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Service Learning in Mexico

This summer I traveled to San Cristobal de las Casas, a small city located in Chiapas, Mexico for a seven week, faculty led study abroad program. This program was undoubtedly one of the best experiences I have ever had and even two months later, I still think about it and miss it all every day.3One of the most unique aspects of this program was the two-week service learning portion. Each student was assigned an organization to work with in or around San Cristobal and was partnered with a Mexican student who was working on the project long-term. I worked with another student from San Cristobal at a small school in Zinacantan, a neighboring Mayan community. The school, Yo’onik (Yo’onik is Tzotil for ‘heart’), is a non-profit that provides remedial education for students for just as small fee (it is free on Saturday though so every child has an opportunity to attend at least once a week). It is entirely operated by volunteers and funds from donors.

This project definitely pushed me way out of my comfort zone. During these two weeks, I generally had the mornings free because the children did not arrive to their classes until 1. I ended up being able to spend that extra time hanging out with my host family or with my service learning partner exploring the city and the areas around San Cristobal. For almost two weeks, I was spending the majority of my time with people who did not know English and I was forced to really push myself in trying to learn and improve my own Spanish skills.

5In the afternoons, we would take one of the vans or cars that drive up to Zinacantan to start teaching classes. The first week I helped my project partner teach classes on the environment. The kids were enthusiastic to learn and although they were a little shy around me at first, it did not last long. We would spend recess playing tag and hide-and-go-seek or I would just monitor them as they played and pretended on a playground made completely out of tires.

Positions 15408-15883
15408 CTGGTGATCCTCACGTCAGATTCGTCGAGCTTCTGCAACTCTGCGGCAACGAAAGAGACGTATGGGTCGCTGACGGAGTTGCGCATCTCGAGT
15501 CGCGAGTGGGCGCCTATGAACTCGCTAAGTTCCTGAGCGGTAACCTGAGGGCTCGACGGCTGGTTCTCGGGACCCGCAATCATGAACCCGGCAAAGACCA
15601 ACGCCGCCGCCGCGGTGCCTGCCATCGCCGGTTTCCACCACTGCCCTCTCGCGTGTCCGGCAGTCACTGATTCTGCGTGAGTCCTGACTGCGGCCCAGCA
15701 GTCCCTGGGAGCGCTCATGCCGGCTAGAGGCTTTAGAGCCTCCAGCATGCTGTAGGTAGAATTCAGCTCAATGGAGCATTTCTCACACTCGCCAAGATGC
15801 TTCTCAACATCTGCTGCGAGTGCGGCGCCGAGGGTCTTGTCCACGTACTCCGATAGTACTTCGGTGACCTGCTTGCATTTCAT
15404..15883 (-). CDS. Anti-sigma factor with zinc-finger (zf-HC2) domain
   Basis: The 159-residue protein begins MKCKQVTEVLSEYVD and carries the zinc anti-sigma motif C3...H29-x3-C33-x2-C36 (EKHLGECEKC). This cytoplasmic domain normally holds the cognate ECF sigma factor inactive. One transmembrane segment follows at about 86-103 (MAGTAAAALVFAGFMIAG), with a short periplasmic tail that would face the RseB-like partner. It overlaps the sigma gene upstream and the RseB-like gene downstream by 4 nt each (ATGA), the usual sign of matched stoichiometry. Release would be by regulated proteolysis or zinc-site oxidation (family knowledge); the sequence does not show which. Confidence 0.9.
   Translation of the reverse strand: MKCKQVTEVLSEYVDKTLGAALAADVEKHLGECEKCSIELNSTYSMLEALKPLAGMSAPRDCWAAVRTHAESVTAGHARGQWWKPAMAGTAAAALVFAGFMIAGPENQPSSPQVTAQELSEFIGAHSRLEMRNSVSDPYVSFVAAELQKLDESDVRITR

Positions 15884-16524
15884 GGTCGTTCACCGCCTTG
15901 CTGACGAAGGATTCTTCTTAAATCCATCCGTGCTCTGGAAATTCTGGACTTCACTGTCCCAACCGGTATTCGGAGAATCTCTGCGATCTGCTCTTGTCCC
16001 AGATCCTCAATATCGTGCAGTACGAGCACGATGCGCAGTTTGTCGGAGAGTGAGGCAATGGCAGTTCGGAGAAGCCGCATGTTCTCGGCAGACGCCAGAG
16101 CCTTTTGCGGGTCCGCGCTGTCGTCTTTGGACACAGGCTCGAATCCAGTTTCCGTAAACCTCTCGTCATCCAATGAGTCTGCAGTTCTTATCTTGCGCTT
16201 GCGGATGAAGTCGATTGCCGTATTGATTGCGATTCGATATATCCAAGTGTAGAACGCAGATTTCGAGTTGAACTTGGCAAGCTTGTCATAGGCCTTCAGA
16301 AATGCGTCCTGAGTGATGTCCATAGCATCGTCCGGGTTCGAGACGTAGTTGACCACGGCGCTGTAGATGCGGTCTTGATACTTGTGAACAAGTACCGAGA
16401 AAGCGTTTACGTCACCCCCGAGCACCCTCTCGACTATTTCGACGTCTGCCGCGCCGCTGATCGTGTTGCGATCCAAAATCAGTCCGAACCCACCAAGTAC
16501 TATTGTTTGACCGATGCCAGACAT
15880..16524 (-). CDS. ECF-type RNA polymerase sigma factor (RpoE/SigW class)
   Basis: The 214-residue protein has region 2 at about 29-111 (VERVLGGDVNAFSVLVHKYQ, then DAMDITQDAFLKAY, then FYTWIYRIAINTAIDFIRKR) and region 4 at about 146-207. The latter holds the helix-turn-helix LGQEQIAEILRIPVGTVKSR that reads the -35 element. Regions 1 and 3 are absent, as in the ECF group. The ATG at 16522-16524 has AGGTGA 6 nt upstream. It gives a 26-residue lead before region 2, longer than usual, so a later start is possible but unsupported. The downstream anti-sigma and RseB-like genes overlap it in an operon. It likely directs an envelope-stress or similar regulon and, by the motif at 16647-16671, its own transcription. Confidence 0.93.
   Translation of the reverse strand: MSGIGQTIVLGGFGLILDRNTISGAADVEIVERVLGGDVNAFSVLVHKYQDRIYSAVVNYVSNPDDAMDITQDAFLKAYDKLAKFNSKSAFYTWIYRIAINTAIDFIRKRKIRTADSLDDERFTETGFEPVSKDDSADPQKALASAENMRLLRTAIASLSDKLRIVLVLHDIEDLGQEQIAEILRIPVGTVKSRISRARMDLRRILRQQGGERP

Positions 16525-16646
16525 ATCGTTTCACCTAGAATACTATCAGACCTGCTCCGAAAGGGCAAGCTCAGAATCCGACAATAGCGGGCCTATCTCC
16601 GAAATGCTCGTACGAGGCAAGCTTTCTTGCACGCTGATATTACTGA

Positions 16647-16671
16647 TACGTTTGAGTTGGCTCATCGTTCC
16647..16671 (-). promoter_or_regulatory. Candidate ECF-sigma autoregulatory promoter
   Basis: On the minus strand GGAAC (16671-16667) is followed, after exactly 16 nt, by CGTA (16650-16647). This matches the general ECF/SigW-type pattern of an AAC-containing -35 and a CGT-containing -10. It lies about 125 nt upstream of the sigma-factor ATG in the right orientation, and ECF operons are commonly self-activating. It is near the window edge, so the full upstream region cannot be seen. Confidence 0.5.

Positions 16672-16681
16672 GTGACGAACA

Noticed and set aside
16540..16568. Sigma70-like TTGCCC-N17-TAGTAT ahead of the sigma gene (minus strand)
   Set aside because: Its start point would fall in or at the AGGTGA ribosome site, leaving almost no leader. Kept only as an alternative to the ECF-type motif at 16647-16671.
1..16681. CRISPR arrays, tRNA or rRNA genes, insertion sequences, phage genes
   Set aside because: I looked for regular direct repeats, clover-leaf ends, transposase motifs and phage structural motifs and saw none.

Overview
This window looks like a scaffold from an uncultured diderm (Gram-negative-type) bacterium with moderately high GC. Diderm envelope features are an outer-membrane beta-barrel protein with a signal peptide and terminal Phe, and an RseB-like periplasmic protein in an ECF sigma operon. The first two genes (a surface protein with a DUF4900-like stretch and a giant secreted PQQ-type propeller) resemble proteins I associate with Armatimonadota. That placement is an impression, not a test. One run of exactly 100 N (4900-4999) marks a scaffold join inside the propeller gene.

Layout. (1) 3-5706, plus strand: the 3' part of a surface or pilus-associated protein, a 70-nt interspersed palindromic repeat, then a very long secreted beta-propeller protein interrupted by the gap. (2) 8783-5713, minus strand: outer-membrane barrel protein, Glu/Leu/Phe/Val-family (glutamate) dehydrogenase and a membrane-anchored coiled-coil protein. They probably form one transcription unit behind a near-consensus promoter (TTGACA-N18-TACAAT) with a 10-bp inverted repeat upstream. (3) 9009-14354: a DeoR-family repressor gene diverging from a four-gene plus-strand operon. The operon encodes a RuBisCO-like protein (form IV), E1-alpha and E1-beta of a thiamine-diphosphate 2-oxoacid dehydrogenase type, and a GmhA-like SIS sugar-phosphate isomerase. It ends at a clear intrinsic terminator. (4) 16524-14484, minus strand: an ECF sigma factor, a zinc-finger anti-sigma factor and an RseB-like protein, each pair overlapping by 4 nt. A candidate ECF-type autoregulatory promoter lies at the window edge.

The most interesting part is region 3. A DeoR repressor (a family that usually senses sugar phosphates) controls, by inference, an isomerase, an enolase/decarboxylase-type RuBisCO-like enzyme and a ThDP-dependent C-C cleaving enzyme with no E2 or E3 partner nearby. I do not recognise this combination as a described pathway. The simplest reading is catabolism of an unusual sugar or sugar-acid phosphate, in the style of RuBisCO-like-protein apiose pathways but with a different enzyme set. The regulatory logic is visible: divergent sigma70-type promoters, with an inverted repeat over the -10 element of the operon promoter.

After classes, we would plan the lesson for the next day and make all the materials necessary—the school does not have a lot of resources so making materials for the students required a lot of creativity. I would usually get back to the center in San Cristobal around 5 or 6 which left the evening free for exploring. One of my more memorable evenings was climbing to the top of a huge hill where the Iglesia de Guadalupe sits and watching the sun-set over the mountains surrounding San Cristobal. I am easily overwhelmed by the beauty of the world, but there really was something magical in the peace of that evening.

The next week of my service learning project was a little bit different. My project partner asked me if I would be willing to teach English classes and while there’s not much I could teach the children in a span of a week it was a wonderful experience that pushed me completely out of my comfort zone. Let’s just say we spent a lot of time playing loteria (Bingo) because I will be honest, I’m not exactly what one might refer to as ‘qualified’. But I am hoping the kids got something out of it, even if that was just having fun for a week with a teacher from a different country.2